Dr Nevele looked at me. "No it isn't, Burton. It's day outside. It's the middle of the afternoon."

    "It's night," I said. "When Blacky comes."

    Dr Nevele looked at me. "Is the night named Blacky?" he said.

    (Outside the window a car parked and another car went away. My brother Jeffrey can name you any car, any car, man. He is an expert at cars. But when we ride in the back seat of our car we get yelled at due to horseplay.)

    "At night Blacky comes to my house," I said, but I didn't say it to Dr Nevele. I said it to Jessica. "When I am tucked in tight. He stands outside my window and waits. He knows when. He is silence. He doesn't say any noise, not like other horses. But I know he is there because I can hear him. He sounds like the wind. But he's not. He smells like oranges. Then I tie my sheets together and lower myself out the window. It is a hundred feet down. I live in a tower. It's the only tower on my block.

    "When I ride him his hooves make the sound like baseball cards in bicycle spokes and people think that that's what it is. But it isn't. It's me. And I ride Blacky out to where there's no more houses and no more people. Where there's no more school. To where they have the jail where they keep people who didn't do anything wrong, and we stop next to the wall. It is silence. I stand on Blacky, he is very slippery but I never slip. And I climb over the wall.

    "Inside are soldiers, they have white belts crisscrossed on them like safety boys only with beards. They are sweaty. They are sleeping. One of them is snoring, the fat one who is mean to children.

    "I sneak down to the jail part where the windows have bars on them and I whisper to the people inside, `Are you innocent?' They say yes. So I unlock the bars with my pointer finger and let them out.

    "Just as I am climbing back over the wall the fat one who doesn't like children wakes up and sees me, but it is too late. I just wave at him and jump. It is a hundred feet down. Everybody thinks I am dead. But I'm not. I have a cape on and I hold it out like this and the wind comes and it fills up the cape and I like fly. I land on Blacky and then we go and have cookies and milk. I dunk them."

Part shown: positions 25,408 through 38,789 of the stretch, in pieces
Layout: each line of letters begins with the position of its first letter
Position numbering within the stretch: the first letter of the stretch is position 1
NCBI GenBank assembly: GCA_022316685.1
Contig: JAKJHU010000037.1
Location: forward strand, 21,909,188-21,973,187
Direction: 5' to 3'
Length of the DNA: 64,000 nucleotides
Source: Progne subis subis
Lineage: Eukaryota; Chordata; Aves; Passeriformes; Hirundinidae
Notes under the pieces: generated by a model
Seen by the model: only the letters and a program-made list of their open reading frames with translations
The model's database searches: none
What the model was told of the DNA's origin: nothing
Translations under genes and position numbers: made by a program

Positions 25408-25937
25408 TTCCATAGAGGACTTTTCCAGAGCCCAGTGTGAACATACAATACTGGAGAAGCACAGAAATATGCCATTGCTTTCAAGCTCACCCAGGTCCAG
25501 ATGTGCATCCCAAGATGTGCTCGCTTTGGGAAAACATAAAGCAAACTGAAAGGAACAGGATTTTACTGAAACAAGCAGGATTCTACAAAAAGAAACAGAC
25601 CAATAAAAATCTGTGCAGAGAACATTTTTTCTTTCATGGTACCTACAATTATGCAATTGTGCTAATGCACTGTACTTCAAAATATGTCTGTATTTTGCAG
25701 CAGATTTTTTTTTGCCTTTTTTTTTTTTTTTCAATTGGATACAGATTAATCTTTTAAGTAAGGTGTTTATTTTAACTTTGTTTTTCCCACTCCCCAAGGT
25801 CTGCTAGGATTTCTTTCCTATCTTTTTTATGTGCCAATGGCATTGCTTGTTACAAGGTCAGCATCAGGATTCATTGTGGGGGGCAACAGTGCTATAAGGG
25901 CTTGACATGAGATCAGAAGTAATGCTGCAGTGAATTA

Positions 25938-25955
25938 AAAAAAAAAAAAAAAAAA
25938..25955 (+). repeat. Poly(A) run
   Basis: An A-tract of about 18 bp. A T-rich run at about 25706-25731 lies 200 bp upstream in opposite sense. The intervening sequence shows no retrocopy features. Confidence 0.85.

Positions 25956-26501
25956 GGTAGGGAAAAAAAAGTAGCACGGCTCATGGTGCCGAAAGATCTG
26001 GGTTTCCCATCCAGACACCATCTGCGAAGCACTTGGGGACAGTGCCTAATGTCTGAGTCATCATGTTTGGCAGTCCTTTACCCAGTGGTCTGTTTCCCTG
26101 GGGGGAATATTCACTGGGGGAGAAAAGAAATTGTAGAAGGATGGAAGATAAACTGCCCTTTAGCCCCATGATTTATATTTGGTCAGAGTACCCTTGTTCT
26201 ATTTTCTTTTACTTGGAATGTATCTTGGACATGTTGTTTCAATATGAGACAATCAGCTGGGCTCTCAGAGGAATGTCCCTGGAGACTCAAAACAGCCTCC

Dr Nevele stared at me. "That's very interesting," he said.

    "I wasn't talking to you."

    "Who were you talking to?"

    "You know who."


    (Outside a little boy like me played with a ball, he bounced it on the parking lot and laughed. His dad came and took him away from The Children's Trust Residence Center—home, where he played with trains that really go.)

    "Burt, I want us to be pals. Pals that tell each other things. Because I think I can help you figure out what your problems are, and then help you solve them. You're a sick little boy. The sooner you let me help you the sooner you'll get better and go home. Help me, ok?"

    I folded my hands up in my lap. It is correct for sitting. It is good citizenship. No talking, no gum. Dr Nevele stood in front of me and waited but I didn't say anything. I listened to the noise from out in the hall at The Children's Trust Residence Center, of children crying.

    "I have to go now," I said.


    "My dad is here."

    "Burt, your parents have gone."

    "No it's special, they came back to tell me something. They came back for me, Dr Nevele."

    "Please sit down."

    I was standing next to the door. I put my hand on the knob.

    "Please sit down, Burt."

    I watched him and I opened the door a little and he walked to me. I ran to the other side of his desk. He closed the door and stood in front of it.

    "Burt, were you talking to Jessica?"

    I didn't say anything.

    "Jessica is not here," he said.

    So I took the picture of Jesus Christ and threw it on the floor. I put the wastebasket on top of it and smashed it, then kicked it and ran to the corner by the window.

    "She's in the hospital. Her mother was very upset. Very. Maybe you'd like to tell me your side of the story."

    My throat started to hurt. It was killing me. I screamed "You shit ass" at him and made it hurt more, so I screamed it again and again. I screamed and screamed.

    Dr Nevele walked to behind his desk. He didn't say anything and sat down and started reading a piece of paper like there wasn't anybody there. Only there was. There was a little boy in the corner. It was me.

    "I have to call my dad," I said. "I just remembered I have to tell him something."

    Dr Nevele shook his head without looking at me.

    I walked over to his bookshelf. I leaned on it. It wobbled. I looked at Dr Nevele and said, "I wasn't talking to you," but he didn't look up. "I was talking to Jessica."

    "Jessica is not here."